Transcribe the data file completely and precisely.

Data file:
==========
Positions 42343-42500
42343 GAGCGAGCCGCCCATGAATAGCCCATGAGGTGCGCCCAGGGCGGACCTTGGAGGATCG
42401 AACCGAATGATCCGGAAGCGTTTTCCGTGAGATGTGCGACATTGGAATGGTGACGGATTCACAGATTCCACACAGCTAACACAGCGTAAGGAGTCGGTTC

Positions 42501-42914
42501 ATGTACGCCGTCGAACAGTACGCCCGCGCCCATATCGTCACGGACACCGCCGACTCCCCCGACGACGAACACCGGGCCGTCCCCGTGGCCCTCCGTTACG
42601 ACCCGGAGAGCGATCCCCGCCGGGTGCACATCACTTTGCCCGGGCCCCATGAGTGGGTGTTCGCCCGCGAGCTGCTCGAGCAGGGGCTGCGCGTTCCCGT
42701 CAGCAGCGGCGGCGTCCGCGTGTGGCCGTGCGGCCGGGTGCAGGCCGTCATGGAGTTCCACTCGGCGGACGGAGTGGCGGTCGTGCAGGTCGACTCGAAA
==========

Positions 42343-42500
42343 GAGCGAGCCGCCCATGAATAGCCCATGAGGTGCGCCCAGGGCGGACCTTGGAGGATCG
42401 AACCGAATGATCCGGAAGCGTTTTCCGTGAGATGTGCGACATTGGAATGGTGACGGATTCACAGATTCCACACAGCTAACACAGCGTAAGGAGTCGGTTC

Positions 42501-42914
42501 ATGTACGCCGTCGAACAGTACGCCCGCGCCCATATCGTCACGGACACCGCCGACTCCCCCGACGACGAACACCGGGCCGTCCCCGTGGCCCTCCGTTACG
42601 ACCCGGAGAGCGATCCCCGCCGGGTGCACATCACTTTGCCCGGGCCCCATGAGTGGGTGTTCGCCCGCGAGCTGCTCGAGCAGGGGCTGCGCGTTCCCGT
42701 CAGCAGCGGCGGCGTCCGCGTGTGGCCGTGCGGCCGGGTGCAGGCCGTCATGGAGTTCCACTCGGCGGACGGAGTGGCGGTCGTGCAGGTCGACTCGAAA